It'd be interesting to look at the Dover spooler on ITS, and see if/how one
got to the CHAOS network from C - and if so, how it identified the protocol
translating box.

   Noel

^ permalink raw reply	[flat|nested] 17+ messages in thread

* Re: [TUHS] BTL summer employees
  2020-08-10 12:53 Noel Chiappa
@ 2020-08-10 13:21 ` Lars Brinkhoff
  0 siblings, 0 replies; 17+ messages in thread
From: Lars Brinkhoff @ 2020-08-10 13:21 UTC (permalink / raw)
  To: Noel Chiappa; +Cc: tuhs

Noel Chiappa writes:
> > the Dover printer spooler was written using Snyder's C compiler
>
> I'm not sure if that's correct.

I haven't investigated it thoroughly, but I do see a file .DOVR.;.SPOOL 8
written in C by Eliot Moss.

/* This program scans the directory .DOVR. for files whose
first name starts with A-Z, and attempts to send them to the
DOVER.  If they are not PRESS files, or if they are successfully
transmitted, they are deleted.  It writes a log into
.DOVR.;YYMMDD %LOG where YYMMDD is the year, month and day.
It will keep N log files, where N is a compile time parameter.

When sending to the DOVER, the spooler waits until Spruce is
free before sending another file.

[...]

Written  24 January 1980, by EBM

^ permalink raw reply	[flat|nested] 17+ messages in thread

* Re: [TUHS] BTL summer employees
@ 2020-08-10 12:53 Noel Chiappa
  2020-08-10 13:21 ` Lars Brinkhoff
  0 siblings, 1 reply; 17+ messages in thread
From: Noel Chiappa @ 2020-08-10 12:53 UTC (permalink / raw)
  To: tuhs; +Cc: jnc

    > From: Lars Brinkhoff

    > the Dover printer spooler was written using Snyder's C compiler


I'm not sure if that's correct. I don't remember with crystal clarity all the
details of how we got files to the Dover, but here's what I recall (take with
1/2 a grain of salt, my memory may have dropped some bits). To start with,
there were different paths from the CHAOS and TCP/IP worlds. IIRC, there was a
spooler on the Alto which ran the Dover, and the two worlds had separate paths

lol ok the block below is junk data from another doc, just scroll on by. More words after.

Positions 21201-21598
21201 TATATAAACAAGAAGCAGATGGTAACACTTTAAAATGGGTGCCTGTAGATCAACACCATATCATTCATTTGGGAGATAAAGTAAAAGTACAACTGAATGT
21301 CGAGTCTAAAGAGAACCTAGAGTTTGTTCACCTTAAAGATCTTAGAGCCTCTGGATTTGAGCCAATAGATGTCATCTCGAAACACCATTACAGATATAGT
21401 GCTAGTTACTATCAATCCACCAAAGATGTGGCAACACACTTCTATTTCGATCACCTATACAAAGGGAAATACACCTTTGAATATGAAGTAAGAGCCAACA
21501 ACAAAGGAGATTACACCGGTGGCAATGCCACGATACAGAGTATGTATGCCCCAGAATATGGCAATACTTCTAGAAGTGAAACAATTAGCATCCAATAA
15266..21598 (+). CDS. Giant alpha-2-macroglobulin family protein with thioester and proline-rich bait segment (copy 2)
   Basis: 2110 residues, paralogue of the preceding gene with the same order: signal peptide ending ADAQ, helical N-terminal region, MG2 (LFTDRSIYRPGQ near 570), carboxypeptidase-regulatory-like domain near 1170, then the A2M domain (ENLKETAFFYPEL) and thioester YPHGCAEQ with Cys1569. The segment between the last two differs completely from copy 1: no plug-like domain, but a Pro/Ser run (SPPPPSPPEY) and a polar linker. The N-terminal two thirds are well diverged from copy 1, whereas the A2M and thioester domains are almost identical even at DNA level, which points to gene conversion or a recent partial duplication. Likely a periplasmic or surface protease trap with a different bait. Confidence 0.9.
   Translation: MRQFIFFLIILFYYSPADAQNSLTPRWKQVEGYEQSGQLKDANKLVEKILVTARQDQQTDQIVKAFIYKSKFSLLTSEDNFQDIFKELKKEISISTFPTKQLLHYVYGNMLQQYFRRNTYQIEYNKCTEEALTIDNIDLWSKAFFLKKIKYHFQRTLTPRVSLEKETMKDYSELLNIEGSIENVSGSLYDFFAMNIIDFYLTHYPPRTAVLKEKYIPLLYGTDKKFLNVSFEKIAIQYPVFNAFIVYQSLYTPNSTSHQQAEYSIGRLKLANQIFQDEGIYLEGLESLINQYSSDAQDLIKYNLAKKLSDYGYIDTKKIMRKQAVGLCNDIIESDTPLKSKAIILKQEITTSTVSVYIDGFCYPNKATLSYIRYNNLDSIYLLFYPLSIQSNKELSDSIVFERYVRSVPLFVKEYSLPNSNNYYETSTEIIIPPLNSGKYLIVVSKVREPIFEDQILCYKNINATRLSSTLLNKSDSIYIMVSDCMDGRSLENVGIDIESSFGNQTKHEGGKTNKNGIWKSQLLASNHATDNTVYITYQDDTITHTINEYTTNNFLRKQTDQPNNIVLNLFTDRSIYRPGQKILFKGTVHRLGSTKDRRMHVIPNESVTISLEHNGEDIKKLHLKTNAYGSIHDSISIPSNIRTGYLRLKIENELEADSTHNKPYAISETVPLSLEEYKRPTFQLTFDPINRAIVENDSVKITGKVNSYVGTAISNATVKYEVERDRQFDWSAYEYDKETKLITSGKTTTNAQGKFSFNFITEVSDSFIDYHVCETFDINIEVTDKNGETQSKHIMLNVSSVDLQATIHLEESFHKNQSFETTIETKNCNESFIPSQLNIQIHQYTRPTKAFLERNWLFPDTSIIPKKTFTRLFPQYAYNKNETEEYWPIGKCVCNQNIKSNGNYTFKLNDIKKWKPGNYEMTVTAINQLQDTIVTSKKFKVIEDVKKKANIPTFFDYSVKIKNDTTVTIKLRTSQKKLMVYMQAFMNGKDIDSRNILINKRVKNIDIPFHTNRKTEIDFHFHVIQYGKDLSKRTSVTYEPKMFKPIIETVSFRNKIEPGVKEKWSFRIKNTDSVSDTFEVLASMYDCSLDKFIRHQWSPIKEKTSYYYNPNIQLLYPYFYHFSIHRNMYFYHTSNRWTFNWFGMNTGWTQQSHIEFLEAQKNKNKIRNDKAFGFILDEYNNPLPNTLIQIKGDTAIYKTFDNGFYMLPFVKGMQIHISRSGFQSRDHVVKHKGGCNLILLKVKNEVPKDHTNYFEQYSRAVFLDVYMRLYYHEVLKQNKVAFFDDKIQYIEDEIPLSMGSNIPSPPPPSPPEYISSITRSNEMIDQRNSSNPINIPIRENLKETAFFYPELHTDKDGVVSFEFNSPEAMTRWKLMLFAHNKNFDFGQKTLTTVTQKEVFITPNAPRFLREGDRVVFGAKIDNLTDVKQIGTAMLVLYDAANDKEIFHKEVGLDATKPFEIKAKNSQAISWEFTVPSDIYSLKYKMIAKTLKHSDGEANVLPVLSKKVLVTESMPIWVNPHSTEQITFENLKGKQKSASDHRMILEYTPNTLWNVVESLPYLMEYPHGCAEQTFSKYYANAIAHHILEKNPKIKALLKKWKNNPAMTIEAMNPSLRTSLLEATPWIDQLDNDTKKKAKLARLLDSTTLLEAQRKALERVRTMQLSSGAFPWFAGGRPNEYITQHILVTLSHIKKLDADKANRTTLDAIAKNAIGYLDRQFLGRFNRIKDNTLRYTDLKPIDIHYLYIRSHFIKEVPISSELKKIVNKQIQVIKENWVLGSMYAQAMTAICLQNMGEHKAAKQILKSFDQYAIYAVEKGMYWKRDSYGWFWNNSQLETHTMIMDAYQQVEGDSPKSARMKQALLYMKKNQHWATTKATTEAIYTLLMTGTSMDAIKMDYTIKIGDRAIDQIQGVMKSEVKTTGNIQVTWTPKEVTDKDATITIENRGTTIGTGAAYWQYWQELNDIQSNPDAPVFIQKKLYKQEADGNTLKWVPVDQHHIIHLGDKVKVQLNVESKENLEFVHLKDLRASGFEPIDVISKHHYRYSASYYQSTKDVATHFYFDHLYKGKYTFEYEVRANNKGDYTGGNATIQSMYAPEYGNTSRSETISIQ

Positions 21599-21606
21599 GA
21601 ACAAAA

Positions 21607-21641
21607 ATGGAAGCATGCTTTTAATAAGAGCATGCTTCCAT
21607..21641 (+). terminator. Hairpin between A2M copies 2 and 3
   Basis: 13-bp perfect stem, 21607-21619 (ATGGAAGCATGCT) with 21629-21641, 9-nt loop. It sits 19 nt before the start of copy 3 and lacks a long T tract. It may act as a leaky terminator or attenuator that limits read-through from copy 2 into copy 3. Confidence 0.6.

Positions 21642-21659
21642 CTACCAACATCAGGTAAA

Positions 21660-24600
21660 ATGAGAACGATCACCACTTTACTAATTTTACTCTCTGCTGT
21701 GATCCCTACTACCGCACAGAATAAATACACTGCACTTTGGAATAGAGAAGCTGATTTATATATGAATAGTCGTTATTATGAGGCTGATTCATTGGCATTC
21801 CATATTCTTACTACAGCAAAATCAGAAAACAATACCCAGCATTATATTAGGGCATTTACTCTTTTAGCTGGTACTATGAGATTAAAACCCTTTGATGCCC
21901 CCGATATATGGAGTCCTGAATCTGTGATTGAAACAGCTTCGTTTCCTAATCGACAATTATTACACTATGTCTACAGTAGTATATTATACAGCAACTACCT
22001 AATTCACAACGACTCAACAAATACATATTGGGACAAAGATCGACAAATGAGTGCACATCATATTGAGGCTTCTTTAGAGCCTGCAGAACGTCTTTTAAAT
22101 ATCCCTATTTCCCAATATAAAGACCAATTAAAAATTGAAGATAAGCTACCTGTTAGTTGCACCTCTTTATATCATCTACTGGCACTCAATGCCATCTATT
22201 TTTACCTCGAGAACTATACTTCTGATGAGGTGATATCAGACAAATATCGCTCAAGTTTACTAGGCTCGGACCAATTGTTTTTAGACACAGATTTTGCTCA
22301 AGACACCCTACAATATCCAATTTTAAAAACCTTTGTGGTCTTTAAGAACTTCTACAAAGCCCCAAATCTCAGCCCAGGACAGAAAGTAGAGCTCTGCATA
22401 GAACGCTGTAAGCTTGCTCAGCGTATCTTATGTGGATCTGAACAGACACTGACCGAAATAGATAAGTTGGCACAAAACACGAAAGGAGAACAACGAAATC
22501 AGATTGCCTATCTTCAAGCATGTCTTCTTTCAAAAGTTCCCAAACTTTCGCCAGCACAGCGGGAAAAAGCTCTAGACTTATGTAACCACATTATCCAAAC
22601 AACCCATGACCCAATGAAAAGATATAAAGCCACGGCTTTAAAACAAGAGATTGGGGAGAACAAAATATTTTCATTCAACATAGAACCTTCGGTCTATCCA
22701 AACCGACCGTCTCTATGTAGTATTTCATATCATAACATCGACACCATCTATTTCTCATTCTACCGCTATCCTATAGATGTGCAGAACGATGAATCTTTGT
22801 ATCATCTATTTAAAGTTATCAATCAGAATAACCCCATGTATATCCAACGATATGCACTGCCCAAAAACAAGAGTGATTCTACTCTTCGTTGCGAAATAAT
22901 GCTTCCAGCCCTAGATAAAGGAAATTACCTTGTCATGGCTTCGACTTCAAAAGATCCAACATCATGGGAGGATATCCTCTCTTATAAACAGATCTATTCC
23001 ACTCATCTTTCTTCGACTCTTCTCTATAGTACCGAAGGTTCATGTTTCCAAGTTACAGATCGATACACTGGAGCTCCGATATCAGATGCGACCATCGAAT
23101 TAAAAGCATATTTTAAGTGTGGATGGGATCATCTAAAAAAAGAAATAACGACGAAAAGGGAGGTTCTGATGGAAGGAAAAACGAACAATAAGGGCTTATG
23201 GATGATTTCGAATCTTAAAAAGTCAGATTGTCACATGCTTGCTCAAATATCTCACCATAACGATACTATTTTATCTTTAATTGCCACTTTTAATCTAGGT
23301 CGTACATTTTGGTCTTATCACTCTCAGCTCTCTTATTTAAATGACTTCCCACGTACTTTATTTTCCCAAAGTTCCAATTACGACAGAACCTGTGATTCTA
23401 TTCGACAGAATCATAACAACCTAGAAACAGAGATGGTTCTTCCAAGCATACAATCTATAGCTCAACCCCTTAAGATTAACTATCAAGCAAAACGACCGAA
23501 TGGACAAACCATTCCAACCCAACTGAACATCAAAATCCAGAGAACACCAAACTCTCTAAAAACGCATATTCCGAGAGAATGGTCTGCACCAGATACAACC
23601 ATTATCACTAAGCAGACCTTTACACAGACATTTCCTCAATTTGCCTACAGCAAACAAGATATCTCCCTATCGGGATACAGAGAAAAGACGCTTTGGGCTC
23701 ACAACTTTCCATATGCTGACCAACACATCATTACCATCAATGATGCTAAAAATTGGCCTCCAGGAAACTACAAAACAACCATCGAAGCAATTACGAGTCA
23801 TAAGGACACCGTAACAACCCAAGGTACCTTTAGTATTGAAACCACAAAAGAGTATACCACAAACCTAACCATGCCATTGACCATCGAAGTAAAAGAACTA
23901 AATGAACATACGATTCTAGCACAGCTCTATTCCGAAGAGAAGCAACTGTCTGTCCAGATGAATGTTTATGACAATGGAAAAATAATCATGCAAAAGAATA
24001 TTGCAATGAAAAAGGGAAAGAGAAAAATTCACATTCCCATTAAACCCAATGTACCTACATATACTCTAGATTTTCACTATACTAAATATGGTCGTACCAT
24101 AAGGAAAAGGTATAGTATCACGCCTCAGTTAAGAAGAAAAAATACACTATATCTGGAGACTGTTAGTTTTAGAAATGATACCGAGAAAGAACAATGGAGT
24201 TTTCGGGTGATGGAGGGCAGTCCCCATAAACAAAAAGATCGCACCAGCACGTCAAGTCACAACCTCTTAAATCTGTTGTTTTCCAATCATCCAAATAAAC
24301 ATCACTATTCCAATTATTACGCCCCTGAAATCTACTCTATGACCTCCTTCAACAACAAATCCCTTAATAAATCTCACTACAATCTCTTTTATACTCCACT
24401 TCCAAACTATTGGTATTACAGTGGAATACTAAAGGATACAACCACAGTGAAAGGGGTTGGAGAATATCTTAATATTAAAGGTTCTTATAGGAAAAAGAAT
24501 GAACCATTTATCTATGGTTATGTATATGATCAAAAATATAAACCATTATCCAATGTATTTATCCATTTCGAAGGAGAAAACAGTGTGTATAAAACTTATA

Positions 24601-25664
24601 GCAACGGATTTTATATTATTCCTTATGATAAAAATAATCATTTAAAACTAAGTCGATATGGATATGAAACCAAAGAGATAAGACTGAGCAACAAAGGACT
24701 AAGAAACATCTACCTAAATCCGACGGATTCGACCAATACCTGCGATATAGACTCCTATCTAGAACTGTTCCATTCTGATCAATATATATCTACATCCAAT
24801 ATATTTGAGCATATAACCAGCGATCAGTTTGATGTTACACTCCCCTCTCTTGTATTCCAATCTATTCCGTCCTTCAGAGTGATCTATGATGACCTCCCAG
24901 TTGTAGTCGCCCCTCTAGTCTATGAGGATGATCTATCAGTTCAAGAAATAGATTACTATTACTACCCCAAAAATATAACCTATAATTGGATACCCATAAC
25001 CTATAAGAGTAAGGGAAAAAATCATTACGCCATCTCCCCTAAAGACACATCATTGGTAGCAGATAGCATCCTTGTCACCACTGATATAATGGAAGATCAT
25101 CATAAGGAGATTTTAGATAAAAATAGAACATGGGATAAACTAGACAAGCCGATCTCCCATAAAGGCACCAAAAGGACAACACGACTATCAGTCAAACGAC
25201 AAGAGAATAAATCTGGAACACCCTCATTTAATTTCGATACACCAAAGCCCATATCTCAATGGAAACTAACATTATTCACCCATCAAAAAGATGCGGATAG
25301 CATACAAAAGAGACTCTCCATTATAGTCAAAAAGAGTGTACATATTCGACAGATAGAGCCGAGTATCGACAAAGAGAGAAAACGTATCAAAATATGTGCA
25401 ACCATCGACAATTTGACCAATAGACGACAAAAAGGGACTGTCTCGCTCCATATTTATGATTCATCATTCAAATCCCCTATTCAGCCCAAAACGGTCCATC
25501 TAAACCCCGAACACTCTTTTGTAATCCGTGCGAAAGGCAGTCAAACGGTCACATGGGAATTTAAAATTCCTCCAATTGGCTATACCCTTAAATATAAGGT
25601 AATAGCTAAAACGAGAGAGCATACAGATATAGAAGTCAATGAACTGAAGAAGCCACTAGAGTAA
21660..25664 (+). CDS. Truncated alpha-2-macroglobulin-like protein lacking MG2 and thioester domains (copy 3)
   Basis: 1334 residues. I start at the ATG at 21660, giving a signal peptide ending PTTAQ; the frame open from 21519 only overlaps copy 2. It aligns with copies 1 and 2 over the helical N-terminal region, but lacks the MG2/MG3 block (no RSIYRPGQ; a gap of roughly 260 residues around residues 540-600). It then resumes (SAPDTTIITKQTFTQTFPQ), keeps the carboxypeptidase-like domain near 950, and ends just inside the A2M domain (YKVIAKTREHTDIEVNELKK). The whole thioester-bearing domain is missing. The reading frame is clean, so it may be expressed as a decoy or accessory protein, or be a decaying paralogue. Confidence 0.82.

to get to it.

From the CHAOS world, there was a protocol translation which ran on whatever
machine had the AI Lab's 3Mbit Ethernet interface - probably MIT-AI's
CHAOS-11? If you look at the Macro-11 code from that, you should see it - IIRC
it translated (on the fly) from CHAOS to EFTP, the PUP prototocol which the
spooler ran 'natively'.

From the IP world, IIRC, Dave Clark had adapted his Alto TCP/IP stack (written
in BCPL) to run in the spooler alongside the PUP software; it included a TFTP
server, and people ran TFTP from TCP/IP machines to talk to it. (IP access to
the 3Mbit Ethernet was via another UNIBUS Ethernet interface which was plugged
into an IP router which I had written. The initial revision was in Macro-11; a
massive kludge which used hairy macrology to produce N^2 discrete code paths,
one for every pair of interfaces on the machine. Later that was junked, and
replaced with the 'C Gateway' code.)

I can, if people are interested, look on the MIT-CSR machine dump I have
to see how it (a TCP/IP machine) printed on the Dover, to confirm that
it used TFTP.

I don't recall a role for any PDP-10 C code, though. I don't think there was a
spooler anywhere except on the Dover's Alto. Where did that bit about the
PDP-10 spooler in C come from, may I enquire? Was it a CMU thing, or something
like that?

  Noel

^ permalink raw reply	[flat|nested] 17+ messages in thread

end of thread, other threads:[~2020-08-10 18:14 UTC | newest]

Thread overview: 17+ messages (download: mbox.gz / follow: Atom feed)
-- links below jump to the message on this page --
2020-08-02 13:40 [TUHS] BTL summer employees Doug McIlroy
2020-08-02 13:57 ` arnold
2020-08-02 17:13   ` Doug McIlroy
2020-08-03  9:24     ` arnold
2020-08-02 15:12 ` Robert Diamond
2020-08-02 19:05   ` Jon Steinhart
2020-08-03  5:14     ` Heinz Lycklama
2020-08-03 12:55       ` John P. Linderman
2020-08-03 16:26         ` Jon Steinhart
2020-08-10  0:48 ` Dave Horsfall
2020-08-10  0:53   ` Larry McVoy
2020-08-10  6:33 ` Lars Brinkhoff
2020-08-10 12:53 Noel Chiappa
2020-08-10 13:21 ` Lars Brinkhoff
2020-08-10 14:02 Noel Chiappa
2020-08-10 17:08 ` Lawrence Stewart
2020-08-10 18:13   ` Lars Brinkhoff

The Unix Heritage Society mailing list

This inbox may be cloned and mirrored by anyone:

	git clone --mirror http://inbox.vuxu.org/tuhs

	# If you have public-inbox 1.1+ installed, you may
	# initialize and index your mirror using the following commands:
	public-inbox-init -V1 tuhs tuhs/ http://inbox.vuxu.org/tuhs \
		tuhs@minnie.tuhs.org
	public-inbox-index tuhs

Example config snippet for mirrors.
Newsgroup available over NNTP:
	nntp://inbox.vuxu.org/vuxu.archive.tuhs


AGPL code for this site: git clone https://public-inbox.org/public-inbox.git